- The Washington Times - Tuesday, April 30, 2002

In a swift, surprising turnaround yesterday, the Washington Redskins signed veteran quarterback Shane Matthews after watching their four passers struggle through much of last weekend's minicamp.
Just a few days ago coach Steve Spurrier said he wasn't interested in pursuing Matthews, his former star at Florida. The organization seemed to have moved on particularly by drafting Tulane's Patrick Ramsey in the first round since trying to trade for Matthews in February and March. The Chicago Bears initially held out for a higher price; Washington then backed off by the time Matthews could be had for a swapping of low-round selections, and then for nothing when he was cut following the draft.
Over the weekend, however, the Redskins watched a green Ramsey struggle to make even basic throws and saw leading candidates Sage Rosenfels and Danny Wuerffel also play with varying effectiveness. Not wasting any time, Washington agreed to a one-year, $675,000 deal with Matthews before he made scheduled visits to the Cincinnati Bengals and Houston Texans.
"We sat down and assessed where we were, and we just felt it was the right move," Redskins director of football operations Joe Mendes said yesterday. "He's a veteran whom we had the opportunity to sign. He knows the system. He gives us a chance to get better."
Ramsey's strong arm was on display during the individual drills at minicamp but his passes fluttered and sometimes were intercepted when he had to think about his targets in team drills. And he didn't even get into the full-squad work until Saturday because Spurrier had him watch the first day of minicamp.
Rosenfels and Wuerffel struggled Friday before Wuerffel, another Spurrier protege, seemed to raise his play a bit Saturday. Spurrier said Rosenfels emerged from the workouts No.1 with Wuerffel more or less at the same level. But the organization apparently had doubts about whether it could win this year with Rosenfels or Wuerffel.
Washington has invested heavily to field a winner, signing Spurrier and defensive coordinator Marvin Lewis to the league's biggest contracts for their posts and picking up defensive standouts Jeremiah Trotter, Renaldo Wynn and Jessie Armstead.
Matthews, who turns 32 on June 1, brings more experience than Washington's other quarterbacks combined. He has 15 NFL starts, all from 1999 to 2001. Of the other quarterbacks only Wuerffel has a start six, all prior to 1999. Matthews, who was undrafted coming out of Florida, said he is eager to make good on the promise he showed in recent seasons and finish his career strong.
"I wasn't trying to make a lot of money," Matthews said from his home in Gainesville, Fla. "I wanted to play for Coach Spurrier. I figure I have two, three, four years left in me. I'd like to end my career there."
Matthews' most productive season was 1999, when he returned to the Bears after spending two seasons on the bench for the Carolina Panthers. That year he threw for 1,645 yards, 10 touchdowns and six interceptions in eight games and seven starts, posting a solid 80.6 rating. A hamstring pull, though, sidelined him and eventually ended his season.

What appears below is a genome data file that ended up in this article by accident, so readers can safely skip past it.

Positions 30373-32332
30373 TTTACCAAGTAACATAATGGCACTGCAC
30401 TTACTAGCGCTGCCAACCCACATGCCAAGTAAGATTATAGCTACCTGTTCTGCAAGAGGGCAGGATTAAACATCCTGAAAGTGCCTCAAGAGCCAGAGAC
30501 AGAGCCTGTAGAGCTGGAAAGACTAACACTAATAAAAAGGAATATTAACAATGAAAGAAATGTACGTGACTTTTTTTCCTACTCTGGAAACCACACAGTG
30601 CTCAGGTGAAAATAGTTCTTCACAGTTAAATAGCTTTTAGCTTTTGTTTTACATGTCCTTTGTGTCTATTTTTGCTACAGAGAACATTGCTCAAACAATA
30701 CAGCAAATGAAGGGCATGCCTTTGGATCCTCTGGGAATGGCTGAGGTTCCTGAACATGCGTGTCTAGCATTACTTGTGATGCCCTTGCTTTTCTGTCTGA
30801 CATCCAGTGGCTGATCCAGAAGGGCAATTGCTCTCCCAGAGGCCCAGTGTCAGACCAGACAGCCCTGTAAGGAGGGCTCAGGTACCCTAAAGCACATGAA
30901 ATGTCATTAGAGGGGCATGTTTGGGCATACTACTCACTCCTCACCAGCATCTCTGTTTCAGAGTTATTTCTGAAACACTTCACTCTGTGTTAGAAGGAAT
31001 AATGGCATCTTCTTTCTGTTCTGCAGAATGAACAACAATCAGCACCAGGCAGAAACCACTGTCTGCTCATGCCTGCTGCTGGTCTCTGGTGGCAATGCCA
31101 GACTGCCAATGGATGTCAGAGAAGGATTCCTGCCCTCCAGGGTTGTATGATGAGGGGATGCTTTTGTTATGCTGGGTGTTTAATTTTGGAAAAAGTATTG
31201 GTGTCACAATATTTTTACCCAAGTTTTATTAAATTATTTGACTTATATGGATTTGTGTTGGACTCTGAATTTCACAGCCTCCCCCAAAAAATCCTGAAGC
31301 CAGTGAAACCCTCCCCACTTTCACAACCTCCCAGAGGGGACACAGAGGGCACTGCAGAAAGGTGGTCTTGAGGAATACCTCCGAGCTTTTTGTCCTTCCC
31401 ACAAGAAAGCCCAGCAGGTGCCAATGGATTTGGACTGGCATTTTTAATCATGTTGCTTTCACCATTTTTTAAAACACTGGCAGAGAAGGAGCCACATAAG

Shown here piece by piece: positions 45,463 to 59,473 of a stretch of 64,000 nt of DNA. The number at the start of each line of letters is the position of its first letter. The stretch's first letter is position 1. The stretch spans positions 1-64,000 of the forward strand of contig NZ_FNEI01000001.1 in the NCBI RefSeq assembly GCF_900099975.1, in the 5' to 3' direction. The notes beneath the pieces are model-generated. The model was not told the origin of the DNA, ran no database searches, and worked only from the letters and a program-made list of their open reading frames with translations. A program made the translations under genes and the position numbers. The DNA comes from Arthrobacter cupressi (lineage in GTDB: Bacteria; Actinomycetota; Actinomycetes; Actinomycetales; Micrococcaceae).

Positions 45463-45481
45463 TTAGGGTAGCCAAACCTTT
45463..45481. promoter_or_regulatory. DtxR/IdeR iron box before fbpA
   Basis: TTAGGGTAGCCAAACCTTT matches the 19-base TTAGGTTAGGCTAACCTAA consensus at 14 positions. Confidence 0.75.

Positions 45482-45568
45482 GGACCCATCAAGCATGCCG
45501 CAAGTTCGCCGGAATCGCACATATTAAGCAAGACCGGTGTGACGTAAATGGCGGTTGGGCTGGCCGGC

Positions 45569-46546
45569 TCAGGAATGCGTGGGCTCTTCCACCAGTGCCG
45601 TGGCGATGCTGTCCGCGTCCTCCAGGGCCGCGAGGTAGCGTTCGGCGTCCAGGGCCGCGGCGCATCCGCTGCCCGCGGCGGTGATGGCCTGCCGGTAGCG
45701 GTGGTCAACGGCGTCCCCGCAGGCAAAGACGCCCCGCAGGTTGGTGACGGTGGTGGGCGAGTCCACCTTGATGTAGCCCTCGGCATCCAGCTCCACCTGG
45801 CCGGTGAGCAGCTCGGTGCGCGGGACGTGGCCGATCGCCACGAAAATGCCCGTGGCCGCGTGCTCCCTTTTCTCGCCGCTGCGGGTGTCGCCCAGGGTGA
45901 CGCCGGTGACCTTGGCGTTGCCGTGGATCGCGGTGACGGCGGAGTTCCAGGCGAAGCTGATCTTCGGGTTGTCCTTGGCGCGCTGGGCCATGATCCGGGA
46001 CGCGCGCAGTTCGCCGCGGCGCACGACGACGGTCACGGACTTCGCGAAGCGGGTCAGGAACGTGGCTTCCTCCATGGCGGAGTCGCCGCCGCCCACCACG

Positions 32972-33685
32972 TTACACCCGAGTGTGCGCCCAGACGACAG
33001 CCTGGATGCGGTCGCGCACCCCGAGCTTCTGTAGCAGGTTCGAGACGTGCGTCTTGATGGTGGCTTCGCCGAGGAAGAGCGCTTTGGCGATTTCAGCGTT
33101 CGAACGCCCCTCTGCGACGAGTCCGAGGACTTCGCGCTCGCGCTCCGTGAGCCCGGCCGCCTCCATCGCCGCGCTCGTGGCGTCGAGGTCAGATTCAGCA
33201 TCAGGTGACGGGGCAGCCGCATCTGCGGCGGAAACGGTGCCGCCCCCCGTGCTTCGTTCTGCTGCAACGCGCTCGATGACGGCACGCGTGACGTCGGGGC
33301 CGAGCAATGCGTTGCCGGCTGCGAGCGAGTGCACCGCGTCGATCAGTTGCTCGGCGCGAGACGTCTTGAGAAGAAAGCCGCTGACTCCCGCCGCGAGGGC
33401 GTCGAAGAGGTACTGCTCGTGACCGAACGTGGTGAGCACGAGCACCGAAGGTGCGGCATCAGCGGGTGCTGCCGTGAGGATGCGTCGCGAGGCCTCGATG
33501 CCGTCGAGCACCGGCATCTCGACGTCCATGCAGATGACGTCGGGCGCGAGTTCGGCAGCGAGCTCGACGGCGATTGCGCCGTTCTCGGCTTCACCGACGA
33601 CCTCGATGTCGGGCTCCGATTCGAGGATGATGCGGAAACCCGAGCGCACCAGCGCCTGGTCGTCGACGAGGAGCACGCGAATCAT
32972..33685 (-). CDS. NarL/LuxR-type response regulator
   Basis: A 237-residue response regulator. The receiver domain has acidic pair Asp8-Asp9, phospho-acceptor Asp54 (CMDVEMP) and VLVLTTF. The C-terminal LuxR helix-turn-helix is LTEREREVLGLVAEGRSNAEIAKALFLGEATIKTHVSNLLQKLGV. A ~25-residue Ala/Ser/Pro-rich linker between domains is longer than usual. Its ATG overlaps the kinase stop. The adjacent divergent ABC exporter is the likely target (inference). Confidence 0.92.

Matthews began last season as Chicago's starter but injured his ribs and lost the job to Jim Miller. Miller led the talented Bears to the division title and a first-round playoff bye. This offseason Miller signed a new contract with Chicago and the club added veteran Chris Chandler, the Atlanta Falcons' starter for much of last season.
Two Southeastern Conference Player of the Year awards were among the honors Matthews earned at Florida, where he had a 28-8 record as a starter and threw for 9,282 yards and 74 touchdowns in three seasons. He set 50 school and 19 conference marks as a Gator.
Knowledge of Spurrier's system and eight years NFL experience make Matthews the favorite to win the Redskins' job. However, he has been somewhat injury-prone and his arm is below average for an NFL quarterback. The 6-foot-3, 193-pounder can throw deep, but he has to make an early decision and put air under the pass rather than gun it downfield like Brett Favre or Drew Bledsoe.
Despite Matthews' credentials, Spurrier, who could not be reached for comment yesterday, has made it clear he will not hesitate to rotate quarterbacks or play a less experienced one if that passer shows the most talent.
"I know he's going to play whoever performs the best," Matthews said. "My expectations are high. It's going to be a good competition. The Redskins have a very talented team, and if the quarterback can play smart and run the offense efficiently, we're going to win a lot of games."
The surprise signing leaves Washington with about $300,000 of salary cap space. Matthews counts just $475,000 against the salary cap, thanks to the league's new cap reduction for veterans. In fact, if the Redskins end up releasing quarterback Dameyune Craig in coming days no move was imminent yesterday Matthews will account for virtually no change in cap room.

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